Taiwan’s ‘Formosa Incident’ and International Human Rights Day
TAIPEI — December 10th is celebrated as International Human Rights Day. But in Taiwan the event takes on a more somber tone as the day to commemorate the 1979 Formosa, or Kaohsiung Incident.
This was a defining moment in Taiwan’s history — then under Chinese Nationalist (KMT) rule and its “White Terror” martial law from 1949 to 1987.
Shih Ming-te led Taiwan’s very first human rights day rally on Dec. 10, 1979 in the southern port city of Kaohsiung. He’d just been released from a 15-year prison sentence for intending to overthrow the government.
Shih, 77, is set to release his new book To Be Able To See The Sun Tomorrow at Taipei’s Sheraton Hotel — site of a former military prison — 39 years later to pay homage to his fellow political prisoners who paid the ultimate sacrifice for democracy.
“The reason I chose December 10, [international] human rights day, is to tell the Taiwanese all the freedom you’re enjoying today is because of these men whom you’ve forgotten,” he said.
All members of Shih’s “party without a name” were arrested in Kaohsiung. They were demanding an end to martial law, the ban on political parties, and the “10,000-year” parliamentary rule of the KMT’s Chiang Ching-kuo (son of Chiang Kai-shek).
Shih fled Kaohsiung but was captured and arrested by police not long afterward.
“I knew I would face the death penalty,” he said. “Prison is where you learn how to fight difficulties, to fight an oppressive regime.”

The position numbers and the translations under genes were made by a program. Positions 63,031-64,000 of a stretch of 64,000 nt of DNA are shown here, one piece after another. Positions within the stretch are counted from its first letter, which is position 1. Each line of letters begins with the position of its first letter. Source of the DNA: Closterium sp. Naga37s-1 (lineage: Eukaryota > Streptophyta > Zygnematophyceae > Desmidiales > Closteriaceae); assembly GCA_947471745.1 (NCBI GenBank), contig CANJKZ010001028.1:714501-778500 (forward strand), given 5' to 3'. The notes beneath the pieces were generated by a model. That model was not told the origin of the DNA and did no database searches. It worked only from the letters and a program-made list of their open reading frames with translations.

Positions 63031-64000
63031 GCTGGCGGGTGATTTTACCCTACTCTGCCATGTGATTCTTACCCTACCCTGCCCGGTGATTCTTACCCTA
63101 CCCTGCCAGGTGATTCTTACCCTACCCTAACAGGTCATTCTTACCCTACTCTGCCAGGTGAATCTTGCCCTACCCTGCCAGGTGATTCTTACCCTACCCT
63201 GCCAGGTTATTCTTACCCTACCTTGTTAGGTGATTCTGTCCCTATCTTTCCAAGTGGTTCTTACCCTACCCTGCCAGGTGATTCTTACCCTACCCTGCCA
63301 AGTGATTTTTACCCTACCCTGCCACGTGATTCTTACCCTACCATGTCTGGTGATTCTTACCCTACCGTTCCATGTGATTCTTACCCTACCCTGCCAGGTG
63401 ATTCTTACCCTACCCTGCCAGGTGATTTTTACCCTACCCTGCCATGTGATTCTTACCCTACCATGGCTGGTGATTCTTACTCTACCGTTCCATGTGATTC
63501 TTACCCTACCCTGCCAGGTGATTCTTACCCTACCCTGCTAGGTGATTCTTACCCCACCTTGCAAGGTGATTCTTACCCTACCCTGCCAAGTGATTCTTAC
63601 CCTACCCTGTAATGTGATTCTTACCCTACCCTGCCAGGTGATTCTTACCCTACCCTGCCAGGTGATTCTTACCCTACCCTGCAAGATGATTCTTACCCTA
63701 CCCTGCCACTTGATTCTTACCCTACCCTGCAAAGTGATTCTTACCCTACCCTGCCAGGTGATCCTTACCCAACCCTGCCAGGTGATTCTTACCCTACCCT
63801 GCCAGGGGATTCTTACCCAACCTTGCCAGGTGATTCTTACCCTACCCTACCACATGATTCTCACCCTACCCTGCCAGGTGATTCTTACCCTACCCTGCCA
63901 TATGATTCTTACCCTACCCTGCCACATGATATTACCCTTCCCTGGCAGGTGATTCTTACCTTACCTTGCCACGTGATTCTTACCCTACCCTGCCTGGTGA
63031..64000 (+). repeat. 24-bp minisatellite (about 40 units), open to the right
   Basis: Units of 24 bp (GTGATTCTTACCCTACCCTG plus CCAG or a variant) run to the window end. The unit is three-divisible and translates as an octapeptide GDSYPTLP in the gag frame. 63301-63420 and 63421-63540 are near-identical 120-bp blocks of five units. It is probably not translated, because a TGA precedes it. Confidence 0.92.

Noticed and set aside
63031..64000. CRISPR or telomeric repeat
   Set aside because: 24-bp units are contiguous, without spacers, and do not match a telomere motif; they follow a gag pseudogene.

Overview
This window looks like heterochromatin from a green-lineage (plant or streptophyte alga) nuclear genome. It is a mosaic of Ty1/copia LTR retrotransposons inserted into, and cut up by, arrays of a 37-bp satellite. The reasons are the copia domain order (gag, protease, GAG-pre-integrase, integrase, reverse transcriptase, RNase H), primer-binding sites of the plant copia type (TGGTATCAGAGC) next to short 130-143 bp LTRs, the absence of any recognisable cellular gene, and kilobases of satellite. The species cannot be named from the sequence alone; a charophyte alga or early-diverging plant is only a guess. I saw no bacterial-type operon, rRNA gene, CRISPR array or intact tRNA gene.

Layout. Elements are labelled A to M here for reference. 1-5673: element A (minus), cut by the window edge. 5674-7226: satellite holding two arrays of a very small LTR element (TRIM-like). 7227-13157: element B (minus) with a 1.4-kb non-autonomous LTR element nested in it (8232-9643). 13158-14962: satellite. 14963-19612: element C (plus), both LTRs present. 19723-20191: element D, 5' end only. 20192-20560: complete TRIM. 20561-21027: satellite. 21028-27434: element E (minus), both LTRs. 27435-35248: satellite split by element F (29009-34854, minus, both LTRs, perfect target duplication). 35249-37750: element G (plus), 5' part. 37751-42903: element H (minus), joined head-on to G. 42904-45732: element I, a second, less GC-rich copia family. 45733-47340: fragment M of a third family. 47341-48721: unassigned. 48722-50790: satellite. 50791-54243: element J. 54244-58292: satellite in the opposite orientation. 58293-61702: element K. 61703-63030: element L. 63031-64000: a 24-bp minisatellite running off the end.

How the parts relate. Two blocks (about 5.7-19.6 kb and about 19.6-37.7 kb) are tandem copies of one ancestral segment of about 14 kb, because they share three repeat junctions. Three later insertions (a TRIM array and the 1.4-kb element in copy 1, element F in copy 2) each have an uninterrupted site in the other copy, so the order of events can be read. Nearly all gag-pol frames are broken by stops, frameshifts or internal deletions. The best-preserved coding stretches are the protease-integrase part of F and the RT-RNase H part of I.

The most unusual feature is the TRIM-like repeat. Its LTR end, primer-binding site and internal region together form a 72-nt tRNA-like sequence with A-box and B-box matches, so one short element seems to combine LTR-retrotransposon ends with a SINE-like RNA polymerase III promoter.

Due to international attention on Shih’s case, he was sentenced but served only 10 years and was released from prison in 1990. In total he spent 25 years of his life behind bars.
At the age of 49, he was already one of Taiwan’s most prolific writers and political activists. He went on to lead A Million Voices Against Corruption in 2006 to oust then-President Chen Shui-bian, Taiwan’s first non-KMT president.
“I’m now relieved and also proud seeing how democracy has come together on this island of Taiwan. I was a kid who was born under dictatorship. I’m proud of what Taiwanese democracy has accomplished,” he said.
Shih has self-published over a dozens books and memoirs. But his latest is not like the others. This one is a limited edition, dedicated to his brother who died on hunger strike, protesting Shih’s treatment in prison.
“This book is not about me. It’s about the people in jail with me sentenced to death. I’m paying respect to those martyrs. They died unjustly,” he said.
The first chapter is called One Bottle of Prison Wine. The gift box contains the book and a bottle of red wine.
“We should pay honor to these people. This is the highest quality on the market. Every chapter has artwork to complement the Chinese characters,” he said.
Shih plans to announce Dec. 10, 2018 that he has located a former military execution site in Taipei New City where many political prisoners were killed. He will ask the government for permission to build a human rights memorial wall there for victims of the KMT’s White Terror.
“I’m not asking for money, just the land,” he said. “This is what I should do for my brother who died [defending democracy].”